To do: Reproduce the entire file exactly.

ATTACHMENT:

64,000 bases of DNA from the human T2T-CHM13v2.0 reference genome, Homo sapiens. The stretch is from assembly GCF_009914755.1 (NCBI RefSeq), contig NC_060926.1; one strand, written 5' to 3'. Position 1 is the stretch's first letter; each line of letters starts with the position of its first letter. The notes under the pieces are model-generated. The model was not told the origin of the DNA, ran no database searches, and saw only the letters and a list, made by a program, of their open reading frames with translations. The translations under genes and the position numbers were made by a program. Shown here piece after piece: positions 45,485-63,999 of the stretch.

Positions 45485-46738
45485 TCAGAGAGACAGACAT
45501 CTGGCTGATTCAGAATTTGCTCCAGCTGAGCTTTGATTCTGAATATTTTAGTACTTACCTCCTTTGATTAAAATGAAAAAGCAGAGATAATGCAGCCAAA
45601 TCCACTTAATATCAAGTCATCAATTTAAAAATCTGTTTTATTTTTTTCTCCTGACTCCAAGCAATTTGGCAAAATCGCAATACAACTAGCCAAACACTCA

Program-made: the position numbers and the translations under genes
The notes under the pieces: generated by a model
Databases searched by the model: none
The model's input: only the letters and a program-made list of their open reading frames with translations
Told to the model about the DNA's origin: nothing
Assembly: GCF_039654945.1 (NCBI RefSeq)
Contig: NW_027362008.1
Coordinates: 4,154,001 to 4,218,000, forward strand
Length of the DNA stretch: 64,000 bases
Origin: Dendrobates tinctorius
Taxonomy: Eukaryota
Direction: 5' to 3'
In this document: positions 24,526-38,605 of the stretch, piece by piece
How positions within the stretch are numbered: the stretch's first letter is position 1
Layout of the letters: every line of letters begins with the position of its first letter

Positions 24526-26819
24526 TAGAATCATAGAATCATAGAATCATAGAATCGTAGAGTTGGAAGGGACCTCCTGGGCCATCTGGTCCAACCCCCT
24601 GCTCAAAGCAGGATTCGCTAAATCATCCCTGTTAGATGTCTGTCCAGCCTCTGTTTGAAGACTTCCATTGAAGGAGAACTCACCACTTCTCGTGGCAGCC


64,000 bases of DNA from the human T2T-CHM13v2.0 reference genome, Homo sapiens. The stretch is from assembly GCF_009914755.1 (NCBI RefSeq), contig NC_060926.1; one strand, written 5' to 3'. Position 1 is the stretch's first letter; each line of letters starts with the position of its first letter. The notes under the pieces are model-generated. The model was not told the origin of the DNA, ran no database searches, and saw only the letters and a list, made by a program, of their open reading frames with translations. The translations under genes and the position numbers were made by a program. Shown here piece after piece: positions 45,485-63,999 of the stretch.

Positions 45485-46738
45485 TCAGAGAGACAGACAT
45501 CTGGCTGATTCAGAATTTGCTCCAGCTGAGCTTTGATTCTGAATATTTTAGTACTTACCTCCTTTGATTAAAATGAAAAAGCAGAGATAATGCAGCCAAA
45601 TCCACTTAATATCAAGTCATCAATTTAAAAATCTGTTTTATTTTTTTCTCCTGACTCCAAGCAATTTGGCAAAATCGCAATACAACTAGCCAAACACTCA

Program-made: the position numbers and the translations under genes
The notes under the pieces: generated by a model
Databases searched by the model: none
The model's input: only the letters and a program-made list of their open reading frames with translations
Told to the model about the DNA's origin: nothing
Assembly: GCF_039654945.1 (NCBI RefSeq)
Contig: NW_027362008.1
Coordinates: 4,154,001 to 4,218,000, forward strand
Length of the DNA stretch: 64,000 bases
Origin: Dendrobates tinctorius
Taxonomy: Eukaryota
Direction: 5' to 3'
In this document: positions 24,526-38,605 of the stretch, piece by piece
How positions within the stretch are numbered: the stretch's first letter is position 1
Layout of the letters: every line of letters begins with the position of its first letter

Positions 24526-26819
24526 TAGAATCATAGAATCATAGAATCATAGAATCGTAGAGTTGGAAGGGACCTCCTGGGCCATCTGGTCCAACCCCCT
24601 GCTCAAAGCAGGATTCGCTAAATCATCCCTGTTAGATGTCTGTCCAGCCTCTGTTTGAAGACTTCCATTGAAGGAGAACTCACCACTTCTCGTGGCAGCC